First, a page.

Booth HouseAnother place to visit is the Booth House, the original home built for the Booth family by the U.S. Fish Commission in 1905.  The home is beautifully restored and furnished in period furniture.  In back, a flower garden provides a location for weddings and events. 
The grounds also have one of the boats used to gather trout eggs from Lake Yellowstone, a “Fisheries Hall of Fame” building, ponds, sculptures, and nature trails.  It’s a popular place for locals and tourists….and it’s free!  We’ll be here, providing tours of the facilities until the end of August, so if you’re in the area, stop in and say hello!

Monday, May 16, 2011

Well, It’s Not the Rolling Stone, But

It’s a magazine cover….and it’s MY picture!  And at my age, it’s as close to becoming a Rock Star as I could hope for.  Escapees CoverThe cover picture was taken a few summers ago on a visit back to the Bitterroot Valley to visit friends we made while volunteering at the Lee Metcalf National Wildlife Refuge.  Descending into the valley from Lost Trail Pass, the road leveled out adjacent to Trapper Peak, a picturesque snow-covered peak in the Bitterroot range.  The green grass, blue sky, and beautiful mountain view begged for a picture, so I pulled over and took this shot.  Here’s the original before cropping:MH & Trapper Peak
Having a picture published on the Escapees cover is a special treat for us.  Not just because it’s the full-time RVer’s most popular magazine, but because people who identify themselves as “Escapees” are a special group.  We belong to a number of RV clubs;  Family Motor Coach Association, Good Sam, Winnebago/Itasca Travelers – and there are friendly people in all of them.  But we’ve never met an Escapee who wasn’t quick to smile, shake your hand, or share a hug.  There’s a kinship among Escapees uncommon to any other club, perhaps because most of us are full-timers, and happy in our lives.  But there’s more to the Escapees; parks that provide members permanent sites as well as short stays, a great mail service, discounts at campgrounds, and other services.  But the one thing that sets the Escapees Club apart is the Care Center, a facility that answers the question “What happens to full-time RVers when they cannot take care of their own or their spouse's needs following an illness, injury, surgery, or the progression of a long-term health situation?”  Located at the “home” park in Livingston Texas, this amazing facility provides an amazing level of care at a price well below any assisted living facility, largely because of fellow Escapees who volunteer to help.  For so many who are faced with no longer being able to travel but who want to remain within the RV community, CARE provides the answer.  It’s worth being a member just to be able to support this great facility.  You can learn more about the CARE Center here.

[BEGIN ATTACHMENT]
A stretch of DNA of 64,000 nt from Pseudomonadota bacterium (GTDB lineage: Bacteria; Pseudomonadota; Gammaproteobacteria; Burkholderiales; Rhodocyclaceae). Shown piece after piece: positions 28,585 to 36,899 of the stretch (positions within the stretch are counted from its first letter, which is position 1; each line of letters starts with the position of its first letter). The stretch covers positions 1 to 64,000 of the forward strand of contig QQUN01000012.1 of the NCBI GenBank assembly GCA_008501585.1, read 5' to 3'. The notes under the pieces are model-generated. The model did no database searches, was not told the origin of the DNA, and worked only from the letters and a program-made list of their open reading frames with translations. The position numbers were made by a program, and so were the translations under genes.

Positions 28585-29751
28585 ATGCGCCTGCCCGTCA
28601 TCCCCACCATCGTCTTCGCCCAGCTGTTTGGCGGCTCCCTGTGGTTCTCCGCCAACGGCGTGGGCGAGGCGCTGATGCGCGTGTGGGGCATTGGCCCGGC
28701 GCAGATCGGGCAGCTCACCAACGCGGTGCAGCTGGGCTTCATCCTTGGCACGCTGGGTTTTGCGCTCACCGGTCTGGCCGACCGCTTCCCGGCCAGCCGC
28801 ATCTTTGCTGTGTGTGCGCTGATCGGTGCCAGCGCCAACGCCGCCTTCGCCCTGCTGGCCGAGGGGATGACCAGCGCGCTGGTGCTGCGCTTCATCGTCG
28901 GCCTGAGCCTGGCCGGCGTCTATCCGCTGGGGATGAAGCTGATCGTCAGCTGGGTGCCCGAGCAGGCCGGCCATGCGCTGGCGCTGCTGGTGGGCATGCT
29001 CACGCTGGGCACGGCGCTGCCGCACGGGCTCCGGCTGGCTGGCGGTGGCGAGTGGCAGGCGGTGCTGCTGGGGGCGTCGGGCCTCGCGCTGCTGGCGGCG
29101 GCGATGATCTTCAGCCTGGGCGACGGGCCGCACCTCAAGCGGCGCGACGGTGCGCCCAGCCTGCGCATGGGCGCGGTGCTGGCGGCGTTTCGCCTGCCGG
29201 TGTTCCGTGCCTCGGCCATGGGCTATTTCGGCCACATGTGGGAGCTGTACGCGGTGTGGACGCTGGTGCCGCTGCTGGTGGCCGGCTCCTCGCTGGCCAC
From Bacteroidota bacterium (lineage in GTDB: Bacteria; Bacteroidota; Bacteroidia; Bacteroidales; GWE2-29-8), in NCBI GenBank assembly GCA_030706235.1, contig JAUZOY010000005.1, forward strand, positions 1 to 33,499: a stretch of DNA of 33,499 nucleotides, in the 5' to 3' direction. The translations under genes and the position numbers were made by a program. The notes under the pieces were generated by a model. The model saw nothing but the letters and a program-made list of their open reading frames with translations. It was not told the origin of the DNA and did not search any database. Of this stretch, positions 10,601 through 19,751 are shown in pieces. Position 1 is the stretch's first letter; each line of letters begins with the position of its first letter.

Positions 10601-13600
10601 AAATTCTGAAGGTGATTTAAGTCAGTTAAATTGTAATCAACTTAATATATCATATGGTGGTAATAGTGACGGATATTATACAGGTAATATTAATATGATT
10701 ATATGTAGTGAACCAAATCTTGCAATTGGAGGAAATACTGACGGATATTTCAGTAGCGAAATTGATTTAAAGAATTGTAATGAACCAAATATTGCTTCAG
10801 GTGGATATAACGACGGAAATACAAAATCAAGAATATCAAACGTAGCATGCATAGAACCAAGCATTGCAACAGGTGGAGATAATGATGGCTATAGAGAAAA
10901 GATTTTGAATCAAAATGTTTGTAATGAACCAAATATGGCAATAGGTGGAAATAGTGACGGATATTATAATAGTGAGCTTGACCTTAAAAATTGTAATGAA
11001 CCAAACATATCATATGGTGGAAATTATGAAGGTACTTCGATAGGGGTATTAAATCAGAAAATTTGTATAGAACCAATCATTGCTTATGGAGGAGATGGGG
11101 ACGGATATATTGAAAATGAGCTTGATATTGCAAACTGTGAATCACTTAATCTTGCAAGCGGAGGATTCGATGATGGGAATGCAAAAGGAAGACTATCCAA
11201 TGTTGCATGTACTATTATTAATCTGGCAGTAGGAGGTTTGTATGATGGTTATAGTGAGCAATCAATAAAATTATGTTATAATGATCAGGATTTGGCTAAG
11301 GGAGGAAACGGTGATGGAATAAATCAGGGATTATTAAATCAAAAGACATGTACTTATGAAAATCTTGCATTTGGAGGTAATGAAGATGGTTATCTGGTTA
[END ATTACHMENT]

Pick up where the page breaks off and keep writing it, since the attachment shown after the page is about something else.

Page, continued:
We’ve arrived at our summer home, the D.C. Booth Historic Fish Hatchery, where we’ll be volunteering as interpretive hosts.  The US Fish & Wildlife, which manages the hatchery, provides volunteers with ten RV sites in Spearfish City Park, a beautiful park right across from the entrance.  Each site is paved, with full hookups, shade trees, grass, and Spearfish Creek, which runs behind the sites, is stocked with trout.  It’s promising to be a great summer, although the weather on our arrival was juuust a bit cool and wet.Spearfish
Black Hills SnowA Drive into the Black Hills above Spearfish took us from a spring snowstorm into a winter wonderland.  This is May?  At least the road signs are marked for the preferred mode of transportation when it’s snowing!
Spearfish Canyon SnowThe drive through Spearfish Canyon is breathtaking; lots of curves, tall pines, sandstone cliffs, and a roaring stream.  We’re looking forward to spending more time exploring here, so stop back and see what we’ve been up to!Shared Road Sign